Introduction Polymyxin B (PMB) is a cationic peptidic antibiotic used extensively for parenteral and topical treatment of Gram-negative infections. However, PMB therapy is associated with considerable toxicity, mainly nephrotoxicity and neurotoxicity. The oral route for PMB administration has not been considered owing to the pH value and proteolytic degradation in the gastrointestinal tract, as well as the negligible absorption through the intestinal absorption, probably owing to its cationic charge. Therefore, to achieve a PMB oral administration perspective, providing less toxicity and cationic charge, calcium alginate/chitosan microparticles were designed. The developed microparticles, previously characterized in vitro and in vivo, showed clear advantages in terms of reduced PMB toxicity and prolonged systemic antibacterial effects [1-3]. To examine the microparticle uptake process, in the present study, cell internalization capacity of fluorescent microparticles loaded with PMB was evaluated by means of Caco-2 cell lines and quantified by cytofluorimetry. Moreover, microparticle location inside the cells was revealed by confocal microscopy. Experimental methods Microparticle preparation The microparticle preparation and the in vitro characterisation were previously described . Shortly, fluorescent calcium alginate/chitosan (CaA/CHT/FITC) microparticles were prepared by spray-drying a 0.5% water solution of NaA/PMB/FITC (3:1:0.01) and by crosslinking the microparticles with calcium chloride and chitosan. The obtained crosslinked microparticles were characterised for morphology and size, fluorescence, FITC release in simulated intestinal fluid, PMB content, PMB in vitro release and microbiological activity preservation. Caco-2 internalization Caco-2 cells were cultured at 37°C in Dulbecco’s Modified Eagle’s Minimal Essential Medium (DMEM) with 10% FBS (Foetal Bovine Serum) and 1% nonessential aminoacids. Cells were seeded 48 h before the incubation with the microparticle suspension. Fluorescent FITC crosslinked microparticles suspended in water (10 mg/5 ml) and diluted (1:1 or 1:2) in DMEM, were applied to the cell monolayer and then incubated at either 4°C or 37°C for 5 h or overnight. Cells were washed twice with Phosphate Buffer Saline (PBS) and then collected by trypsinization for the cytometry analysis or alternatively fixed for confocal microscopy. Flowcytometry evaluation of intracellular uptake was performed by a Coulter Epics XL flow cytometer equipped with 488 nm argon laser. FITC fluorescent cells were expressed as a percentage of the total cell population. Results and discussion As previously observed [1, 2], the obtained CaA/CHT/FITC microparticles exhibited a good water dispersibility, a nearly spherical shape with a wrinkled surface (Figure 1) and a size ranging from 0.5 to 2.5 µm (mean size 0.78 ± 0.55), being about 75% of population less than 1 µm. Moreover, microparticles were still fluorescent following a 4 h release assay in simulated intestinal fluid, as observed by epifluorescence videomicroscopy (Figure 2). Figure 1 – SEM image of CaA/CHT/FITC microparticles Figure 2 - Epifluorescence microscopy image of CaA/CHT/FITC microparticles The antibiotic entrapped inside the microparticles (loading level 11.86 ± 0.70% w/w, encapsulation efficiency of about 47%) which was found associated to the alginate chain by an electrostatic interaction and maintaining its microbiological activity, was released negligibly in simulated gastric fluid at pH 3.0 and gradually in simulated intestinal fluid. Uptake and absorption of CaA/CHT microparticles in Caco-2 monolayers were evaluated by cytofluorimetry and confocal microscopy. Fluorescence microscopy revealed that the microparticles were indeed attached to Caco-2 cells following 5 h incubation. Reducing the temperature from 37°C to 4°C resulted in a reduction in the number of microparticles associated with Caco-2, suggesting an internalization process which is temperature dependent, i.e. an intracellular location of the microparticles. This finding was confirmed by confocal microscopy showing fluorescent spots at different depths from the apical surface, attributable to the microparticles. Figure 3 – Cytofluorimetric analysis in function of a) concentration, b) temperature, c) time Conclusions The CaA/CHT microparticles were internalized in CaCo-2 cells, therefore the system could be useful in perspective of an oral PMB administration.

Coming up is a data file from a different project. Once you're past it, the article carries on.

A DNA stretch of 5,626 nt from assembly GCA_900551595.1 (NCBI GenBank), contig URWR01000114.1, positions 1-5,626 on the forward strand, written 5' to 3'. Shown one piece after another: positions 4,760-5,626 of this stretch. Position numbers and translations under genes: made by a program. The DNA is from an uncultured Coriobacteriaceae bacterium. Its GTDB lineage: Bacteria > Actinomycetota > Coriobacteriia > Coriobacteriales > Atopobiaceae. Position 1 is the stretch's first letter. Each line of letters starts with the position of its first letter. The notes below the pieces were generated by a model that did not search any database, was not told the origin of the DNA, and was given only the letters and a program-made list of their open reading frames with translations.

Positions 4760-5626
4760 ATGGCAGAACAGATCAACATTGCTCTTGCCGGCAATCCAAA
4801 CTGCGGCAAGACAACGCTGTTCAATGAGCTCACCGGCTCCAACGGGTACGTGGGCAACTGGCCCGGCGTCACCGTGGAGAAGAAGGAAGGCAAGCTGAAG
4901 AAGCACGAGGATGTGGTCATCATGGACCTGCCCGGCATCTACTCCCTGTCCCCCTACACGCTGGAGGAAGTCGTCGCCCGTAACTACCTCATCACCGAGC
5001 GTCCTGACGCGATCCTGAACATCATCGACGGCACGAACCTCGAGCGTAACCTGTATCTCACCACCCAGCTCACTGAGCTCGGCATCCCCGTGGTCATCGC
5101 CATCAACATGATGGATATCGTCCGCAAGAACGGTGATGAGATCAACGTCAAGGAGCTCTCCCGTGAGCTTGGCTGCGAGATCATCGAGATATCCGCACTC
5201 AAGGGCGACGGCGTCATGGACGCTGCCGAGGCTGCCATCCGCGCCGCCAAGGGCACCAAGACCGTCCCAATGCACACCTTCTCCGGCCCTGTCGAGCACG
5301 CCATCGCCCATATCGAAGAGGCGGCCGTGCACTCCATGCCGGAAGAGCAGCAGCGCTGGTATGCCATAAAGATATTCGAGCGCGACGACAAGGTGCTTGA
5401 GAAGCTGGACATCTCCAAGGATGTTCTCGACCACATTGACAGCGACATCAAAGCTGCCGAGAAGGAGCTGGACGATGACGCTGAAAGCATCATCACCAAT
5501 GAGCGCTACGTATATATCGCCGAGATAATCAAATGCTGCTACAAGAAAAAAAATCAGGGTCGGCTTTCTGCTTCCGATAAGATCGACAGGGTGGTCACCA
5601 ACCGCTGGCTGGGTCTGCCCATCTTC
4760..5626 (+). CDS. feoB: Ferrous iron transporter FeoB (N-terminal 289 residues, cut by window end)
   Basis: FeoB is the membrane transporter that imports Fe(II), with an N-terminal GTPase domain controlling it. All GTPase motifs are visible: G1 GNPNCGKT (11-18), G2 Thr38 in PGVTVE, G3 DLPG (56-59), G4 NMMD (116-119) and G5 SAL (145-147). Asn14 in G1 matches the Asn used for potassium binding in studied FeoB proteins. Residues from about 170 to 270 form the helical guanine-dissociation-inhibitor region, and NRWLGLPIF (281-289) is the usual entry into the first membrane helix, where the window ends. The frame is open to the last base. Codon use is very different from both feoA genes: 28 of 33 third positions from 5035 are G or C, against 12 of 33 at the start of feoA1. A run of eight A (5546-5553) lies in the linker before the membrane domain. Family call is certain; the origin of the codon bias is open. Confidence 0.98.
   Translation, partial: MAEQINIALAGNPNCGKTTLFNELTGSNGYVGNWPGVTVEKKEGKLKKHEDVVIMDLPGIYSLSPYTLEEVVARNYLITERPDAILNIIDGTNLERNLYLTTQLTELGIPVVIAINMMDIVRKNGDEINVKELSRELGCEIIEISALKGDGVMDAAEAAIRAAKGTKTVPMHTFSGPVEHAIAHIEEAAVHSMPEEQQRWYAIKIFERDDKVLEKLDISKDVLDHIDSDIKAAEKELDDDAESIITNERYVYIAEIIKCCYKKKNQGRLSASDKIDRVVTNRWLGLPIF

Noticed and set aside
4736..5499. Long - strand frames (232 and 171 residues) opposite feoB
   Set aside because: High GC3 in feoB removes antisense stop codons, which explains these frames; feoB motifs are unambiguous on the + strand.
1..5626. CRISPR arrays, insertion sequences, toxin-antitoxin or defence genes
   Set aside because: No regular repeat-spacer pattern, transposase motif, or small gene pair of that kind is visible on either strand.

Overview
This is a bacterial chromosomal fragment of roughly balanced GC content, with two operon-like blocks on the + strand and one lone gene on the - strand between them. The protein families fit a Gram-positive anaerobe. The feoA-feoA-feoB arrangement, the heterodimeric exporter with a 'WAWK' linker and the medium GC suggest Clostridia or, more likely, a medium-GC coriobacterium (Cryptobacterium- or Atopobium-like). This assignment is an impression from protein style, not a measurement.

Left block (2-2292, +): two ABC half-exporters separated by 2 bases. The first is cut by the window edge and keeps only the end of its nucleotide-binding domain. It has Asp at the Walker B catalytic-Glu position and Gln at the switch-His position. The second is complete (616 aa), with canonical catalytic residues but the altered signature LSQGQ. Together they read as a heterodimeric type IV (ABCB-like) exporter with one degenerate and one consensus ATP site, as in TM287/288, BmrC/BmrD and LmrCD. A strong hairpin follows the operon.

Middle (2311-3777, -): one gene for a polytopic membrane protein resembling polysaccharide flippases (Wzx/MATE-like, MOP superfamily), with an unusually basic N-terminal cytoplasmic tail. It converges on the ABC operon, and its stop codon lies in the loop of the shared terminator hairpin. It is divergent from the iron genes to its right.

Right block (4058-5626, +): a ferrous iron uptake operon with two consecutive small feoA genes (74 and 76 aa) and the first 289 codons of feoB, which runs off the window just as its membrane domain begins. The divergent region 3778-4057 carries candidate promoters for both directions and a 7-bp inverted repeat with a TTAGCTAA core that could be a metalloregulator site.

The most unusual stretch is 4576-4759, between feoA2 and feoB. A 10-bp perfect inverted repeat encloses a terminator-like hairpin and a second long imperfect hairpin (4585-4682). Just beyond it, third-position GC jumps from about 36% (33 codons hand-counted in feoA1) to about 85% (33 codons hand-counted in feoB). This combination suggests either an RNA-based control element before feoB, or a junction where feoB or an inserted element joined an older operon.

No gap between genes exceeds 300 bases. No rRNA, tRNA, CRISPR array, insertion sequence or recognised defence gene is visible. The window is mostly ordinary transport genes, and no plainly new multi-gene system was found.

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|Data di pubblicazione:||2008|
|Autori:||G. Coppi; M. Montanari; F. Mattioli; V. Iannuccelli|
|Titolo:||Intestinal uptake of Polymyxin B microparticles|
|Appare nelle tipologie:||Abstract in Atti di Convegno|
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